Interestingly, however, Johnson’s film suggests the writing was on the wall as soon as BlackBerry lost its vibesy, good-natured co-founder Fregin, who was forced out as the walls of big business started to encircle to company.

“It’s something I believe in deeply,” says Johnson. “This idea that there’s something that doesn’t quite obviously seem to affect the bottom line, but creates a harmonious, egoless positive environment, where people are people and are willing to do more than if they were asked to do something.” For Johnson, Fregin’s removal represented nothing less than the spiritual death of the company.

As an entity, BlackBerry is now actually dead. No phones have been manufactured since 2016, the same year the popular photo blog Celebrity BlackBerry sightings shut down with the message: “Unfortunately, all the celebrities now own an iPhone, this is so sad.” Finally, last January, the company shut down all its services for any phones still using its operating device. But that hasn’t deterred some diehards.

“I’ve met hundreds of them,” Johnson explains. “The problem that they’re experiencing is that there are no more servers in Waterloo to send and receive information. The BlackBerry holdouts don’t have a dedicated network in the way they used to, but there are lots of people who hacked their BlackBerrys to run off whatever 5G networks are in their area. But it’s not the same.”

Hey, bro!: Matt Johnson in the film BlackBerry. Photograph: Album/Alamy

It’s hard to know what the long-term legacy of BlackBerry will be. Reverberations from its genesis still linger in the real world. On one hand, the work-from-home revolution we’ve seen since Covid could never have been possible pre-BlackBerry, and we’re still moving towards a future where many jobs can be performed anywhere. On the negative side, though, this freedom to work anywhere has led to burnout and exhaustion, and the slow dissolution of the boundaries that have always existed between work and life. If you’ve ever had an email from your boss at 11pm, and been expected to reply instantly, the truth is that it’s probably BlackBerry you should be cursing.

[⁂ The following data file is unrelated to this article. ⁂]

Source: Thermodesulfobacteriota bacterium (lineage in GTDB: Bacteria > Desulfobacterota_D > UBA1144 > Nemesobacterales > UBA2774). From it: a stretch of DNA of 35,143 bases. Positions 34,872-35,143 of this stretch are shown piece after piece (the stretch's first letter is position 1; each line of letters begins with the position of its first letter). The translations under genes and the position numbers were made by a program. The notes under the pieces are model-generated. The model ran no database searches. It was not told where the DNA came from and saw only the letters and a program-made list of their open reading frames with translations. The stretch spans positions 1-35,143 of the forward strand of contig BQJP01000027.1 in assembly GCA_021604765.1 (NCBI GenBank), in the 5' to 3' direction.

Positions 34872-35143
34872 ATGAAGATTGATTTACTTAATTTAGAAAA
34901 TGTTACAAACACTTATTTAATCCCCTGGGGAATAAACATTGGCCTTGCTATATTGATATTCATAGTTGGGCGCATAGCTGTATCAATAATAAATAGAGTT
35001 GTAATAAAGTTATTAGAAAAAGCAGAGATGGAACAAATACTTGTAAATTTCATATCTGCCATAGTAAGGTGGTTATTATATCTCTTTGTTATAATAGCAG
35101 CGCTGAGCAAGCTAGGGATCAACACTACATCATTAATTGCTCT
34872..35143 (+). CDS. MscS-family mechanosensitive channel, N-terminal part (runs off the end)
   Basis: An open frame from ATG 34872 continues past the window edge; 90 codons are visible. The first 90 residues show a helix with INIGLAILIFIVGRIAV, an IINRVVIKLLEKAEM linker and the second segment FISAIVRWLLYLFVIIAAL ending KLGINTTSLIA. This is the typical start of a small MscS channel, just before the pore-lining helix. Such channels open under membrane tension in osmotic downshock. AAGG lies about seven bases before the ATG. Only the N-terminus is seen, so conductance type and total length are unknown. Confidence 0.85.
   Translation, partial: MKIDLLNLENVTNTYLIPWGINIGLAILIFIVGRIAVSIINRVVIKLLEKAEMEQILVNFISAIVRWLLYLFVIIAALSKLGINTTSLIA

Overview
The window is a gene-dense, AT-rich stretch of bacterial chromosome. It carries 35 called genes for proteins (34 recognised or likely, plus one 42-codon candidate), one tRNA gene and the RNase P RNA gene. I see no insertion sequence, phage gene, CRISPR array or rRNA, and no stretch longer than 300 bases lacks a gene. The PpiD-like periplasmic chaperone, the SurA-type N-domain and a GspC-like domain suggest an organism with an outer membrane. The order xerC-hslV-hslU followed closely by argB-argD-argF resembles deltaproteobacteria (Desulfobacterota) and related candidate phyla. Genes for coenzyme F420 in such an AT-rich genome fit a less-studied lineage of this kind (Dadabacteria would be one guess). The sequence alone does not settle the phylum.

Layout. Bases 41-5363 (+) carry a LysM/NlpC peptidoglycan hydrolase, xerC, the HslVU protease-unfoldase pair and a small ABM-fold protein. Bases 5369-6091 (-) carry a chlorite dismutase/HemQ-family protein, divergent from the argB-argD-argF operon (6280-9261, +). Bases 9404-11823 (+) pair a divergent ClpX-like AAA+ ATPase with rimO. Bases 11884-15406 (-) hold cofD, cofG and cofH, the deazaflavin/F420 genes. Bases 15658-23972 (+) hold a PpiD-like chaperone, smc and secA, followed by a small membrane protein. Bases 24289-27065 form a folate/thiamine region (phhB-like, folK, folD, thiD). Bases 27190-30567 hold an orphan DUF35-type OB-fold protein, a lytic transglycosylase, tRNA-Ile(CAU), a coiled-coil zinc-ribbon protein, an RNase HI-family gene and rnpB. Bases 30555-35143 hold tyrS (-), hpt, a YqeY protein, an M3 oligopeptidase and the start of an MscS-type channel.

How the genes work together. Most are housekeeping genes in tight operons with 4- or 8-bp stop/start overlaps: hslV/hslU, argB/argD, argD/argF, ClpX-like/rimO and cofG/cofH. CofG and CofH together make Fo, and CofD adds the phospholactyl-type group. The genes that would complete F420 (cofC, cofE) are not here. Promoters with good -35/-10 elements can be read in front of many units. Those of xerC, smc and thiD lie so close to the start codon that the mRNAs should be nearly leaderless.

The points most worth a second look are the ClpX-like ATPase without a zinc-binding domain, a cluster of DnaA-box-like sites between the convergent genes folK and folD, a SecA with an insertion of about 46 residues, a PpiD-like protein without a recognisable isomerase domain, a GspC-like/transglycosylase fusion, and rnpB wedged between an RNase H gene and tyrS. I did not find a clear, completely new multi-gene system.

Matt Johnson sees things a little differently, though. Since making a film about BlackBerry, he’s found that people keep unloading their memories of it to him, regardless of how outwardly indifferent he is about the company. And one sentiment has come through time and again.

“The general legacy of the BlackBerry is one of a company that couldn’t see the writing on the wall,” he explains. “But everybody kind of has a ‘Oh, isn’t it too bad?’ feeling about it, too. It’s so funny, because it’s so rare to have a citizenry that sympathises with a billion-dollar corporation. So often they’re the bogeyman, and yet here’s one where everybody regards it almost as a dead relative. Hundreds of massive companies fail, and nobody gives them a second thought. But for some reason BlackBerry invokes a human response.”

Why could that be? “I wonder if it’s because the product was so tactile,” he continues. “But BlackBerry’s reputation is almost like a mom-and-pop company, which is so absurd given the scope and power and ambition of that company. In many ways, I think the response to the company these days is the exact opposite of what someone like Jim Balsillie would have wanted. It’s almost like, ‘Oh, you ran a company? Oh, that’s so nice. Oh, I’m so sorry’. Which is so demeaning. It’s a humiliating response. But I mean, that is the irony of BlackBerry in many ways.”

Johnson also makes the point that what happened to Blackberry won’t be the only time something similar happens. Public tastes are fickle, and it only takes one new competitor with one gamechanging invention to upend an entire industry. We might look back at BlackBerry with a kind of bewildered nostalgia now, but one day it is inevitable that something will come along to surpass the iPhone. And what a movie that would make.

BlackBerry is out in UK and Irish cinemas now